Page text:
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Effect of protective helmets on vision and sensory performance
  1. Michelle R Kramer1,2,
  2. Erin B Wasserman1,
  3. Elizabeth F Teel1,2,3,
  4. Jason P Mihalik1,2,3,4
  1. 1Matthew Gfeller Sport-Related Traumatic Brain Injury Research Centre, University of North Carolina at Chapel Hill, Chapel Hill, USA
  2. 2Exercise and Sport Science, University of North Carolina at Chapel Hill, Chapel Hill, USA
  3. 3Interdisciplinary Curriculum in Human Movement Science, University of North Carolina at Chapel Hill, Chapel Hill, USA
  4. 4Injury Prevention Research Centre, University of North Carolina at Chapel Hill, Chapel Hill, USA

Abstract

Objective The purpose of this study was to determine the effect of protective helmets (i.e., football, lacrosse, and ice hockey helmets) on vision and sensory performance.

Design Experimental cross-over study.

Setting Clinical research centre.

Subjects A convenience sample of 24 healthy college-aged males who played American football (n=14), lacrosse (n=5), or ice hockey (n=5) at a minimum of a high school level.

Intervention Participants completed vision and sensory performance assessments under two counterbalanced conditions: helmeted and unhelmeted.

Outcome measures The Senaptec Sensory Station assesses visual clarity (LogMAR), contrast sensitivity (logarithm of contrast sensitivity), depth perception (arcsec), near-far quickness (# cycles complete), target capture (threshold response time), perception span (# correct responses), multiple object tracking (tracking capacity), eye-hand coordination (average response time), go/no go (correct minus incorrect hits), and hand reaction time (average reaction time). The overall helmet effect and helmet-by-sport interactions were assessed.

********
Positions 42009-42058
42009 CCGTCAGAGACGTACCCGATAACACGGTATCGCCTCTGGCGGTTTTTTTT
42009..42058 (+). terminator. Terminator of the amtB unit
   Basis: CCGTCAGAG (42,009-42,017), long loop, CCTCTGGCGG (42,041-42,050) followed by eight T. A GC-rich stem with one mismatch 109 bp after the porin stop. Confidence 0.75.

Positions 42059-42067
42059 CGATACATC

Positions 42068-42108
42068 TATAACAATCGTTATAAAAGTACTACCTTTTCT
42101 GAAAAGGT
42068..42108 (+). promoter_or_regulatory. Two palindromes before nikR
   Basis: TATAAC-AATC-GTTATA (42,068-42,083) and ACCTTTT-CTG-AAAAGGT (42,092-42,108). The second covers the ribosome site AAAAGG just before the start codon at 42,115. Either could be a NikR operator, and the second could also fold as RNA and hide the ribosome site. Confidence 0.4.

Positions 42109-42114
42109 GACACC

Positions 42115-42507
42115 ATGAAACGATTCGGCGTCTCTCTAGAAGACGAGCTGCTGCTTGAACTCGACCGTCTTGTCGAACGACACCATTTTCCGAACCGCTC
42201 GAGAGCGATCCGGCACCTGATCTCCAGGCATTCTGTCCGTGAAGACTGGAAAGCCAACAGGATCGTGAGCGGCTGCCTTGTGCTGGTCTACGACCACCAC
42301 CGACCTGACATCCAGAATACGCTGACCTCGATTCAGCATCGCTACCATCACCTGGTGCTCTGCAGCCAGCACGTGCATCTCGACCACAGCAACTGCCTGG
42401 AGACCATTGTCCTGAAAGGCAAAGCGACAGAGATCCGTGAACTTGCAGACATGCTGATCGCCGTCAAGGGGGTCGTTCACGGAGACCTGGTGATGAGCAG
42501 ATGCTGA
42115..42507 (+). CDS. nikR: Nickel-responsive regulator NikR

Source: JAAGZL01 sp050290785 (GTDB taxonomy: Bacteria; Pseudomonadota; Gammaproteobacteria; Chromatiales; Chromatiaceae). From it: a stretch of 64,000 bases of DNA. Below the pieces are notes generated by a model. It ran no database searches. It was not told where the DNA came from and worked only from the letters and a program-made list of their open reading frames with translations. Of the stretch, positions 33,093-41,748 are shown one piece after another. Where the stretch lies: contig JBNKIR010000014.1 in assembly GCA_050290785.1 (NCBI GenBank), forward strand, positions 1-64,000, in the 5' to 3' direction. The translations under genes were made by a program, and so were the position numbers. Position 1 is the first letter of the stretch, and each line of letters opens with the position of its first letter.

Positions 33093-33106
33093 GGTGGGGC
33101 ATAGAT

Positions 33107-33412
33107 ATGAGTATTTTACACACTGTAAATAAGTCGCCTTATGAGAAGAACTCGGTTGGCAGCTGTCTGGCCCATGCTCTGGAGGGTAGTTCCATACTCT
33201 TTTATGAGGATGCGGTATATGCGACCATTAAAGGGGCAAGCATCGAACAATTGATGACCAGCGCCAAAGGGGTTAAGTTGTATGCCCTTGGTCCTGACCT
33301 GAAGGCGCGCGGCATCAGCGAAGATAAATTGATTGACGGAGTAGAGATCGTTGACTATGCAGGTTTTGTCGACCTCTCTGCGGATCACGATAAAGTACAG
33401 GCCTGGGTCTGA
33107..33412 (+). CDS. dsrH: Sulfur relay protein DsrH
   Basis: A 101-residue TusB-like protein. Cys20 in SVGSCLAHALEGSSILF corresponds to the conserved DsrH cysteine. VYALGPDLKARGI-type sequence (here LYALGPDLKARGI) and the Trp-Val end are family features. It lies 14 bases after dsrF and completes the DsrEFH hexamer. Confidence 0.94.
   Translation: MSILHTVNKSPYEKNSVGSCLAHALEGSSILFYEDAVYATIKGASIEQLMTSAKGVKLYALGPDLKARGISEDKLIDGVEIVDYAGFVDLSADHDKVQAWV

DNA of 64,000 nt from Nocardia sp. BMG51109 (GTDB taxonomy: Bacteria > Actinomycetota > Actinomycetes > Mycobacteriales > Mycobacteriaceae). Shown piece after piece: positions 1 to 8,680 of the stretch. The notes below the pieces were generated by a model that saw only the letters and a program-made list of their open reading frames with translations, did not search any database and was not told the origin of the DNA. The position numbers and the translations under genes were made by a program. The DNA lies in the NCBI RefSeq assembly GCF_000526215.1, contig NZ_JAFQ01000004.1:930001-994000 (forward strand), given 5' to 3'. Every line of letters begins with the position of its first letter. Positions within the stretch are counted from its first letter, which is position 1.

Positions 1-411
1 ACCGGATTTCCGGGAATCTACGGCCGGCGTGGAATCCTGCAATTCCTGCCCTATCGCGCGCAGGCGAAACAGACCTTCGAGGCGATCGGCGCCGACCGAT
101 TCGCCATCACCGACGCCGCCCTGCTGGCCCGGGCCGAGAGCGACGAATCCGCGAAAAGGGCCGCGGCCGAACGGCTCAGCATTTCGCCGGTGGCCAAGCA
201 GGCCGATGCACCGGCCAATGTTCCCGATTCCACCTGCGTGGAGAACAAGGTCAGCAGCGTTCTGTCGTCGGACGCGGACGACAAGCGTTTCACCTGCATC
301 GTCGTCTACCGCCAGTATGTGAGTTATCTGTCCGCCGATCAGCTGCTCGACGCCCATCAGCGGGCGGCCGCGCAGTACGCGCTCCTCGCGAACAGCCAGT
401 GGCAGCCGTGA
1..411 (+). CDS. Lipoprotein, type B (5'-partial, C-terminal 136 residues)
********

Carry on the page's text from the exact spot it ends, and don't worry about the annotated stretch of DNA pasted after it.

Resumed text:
Results Participants performed 40.7ms slower on eye-hand coordination (95% Confidence Interval [CI]: −66.64, −14.83; p<0.01) and 3.4 points lower on go/no go (95% CI: 1.56, 5.32; p<0.01) when wearing a helmet. Hockey helmets significantly affected visual clarity (95% CI: −0.3701, −0.0883; p=0.01) and hand reaction time (95% CI: −38.67, −9.73; p<0.01), but football and lacrosse helmets did not.

Conclusions Vision and sensory performance was negatively impacted by wearing a helmet. This inability to see and respond to visual stimuli could have implications for athlete safety and performance, and should be explored further in other at-risk populations such as youth and female athletes.

Competing interests Kramer: None.

Wasserman: None.

Teel: None.

Mihalik: Dr. Mihalik has an equity interest in Senaptec LLC

Keywords: Concussion, Injury prevention, Vision, Helmet, Facemask

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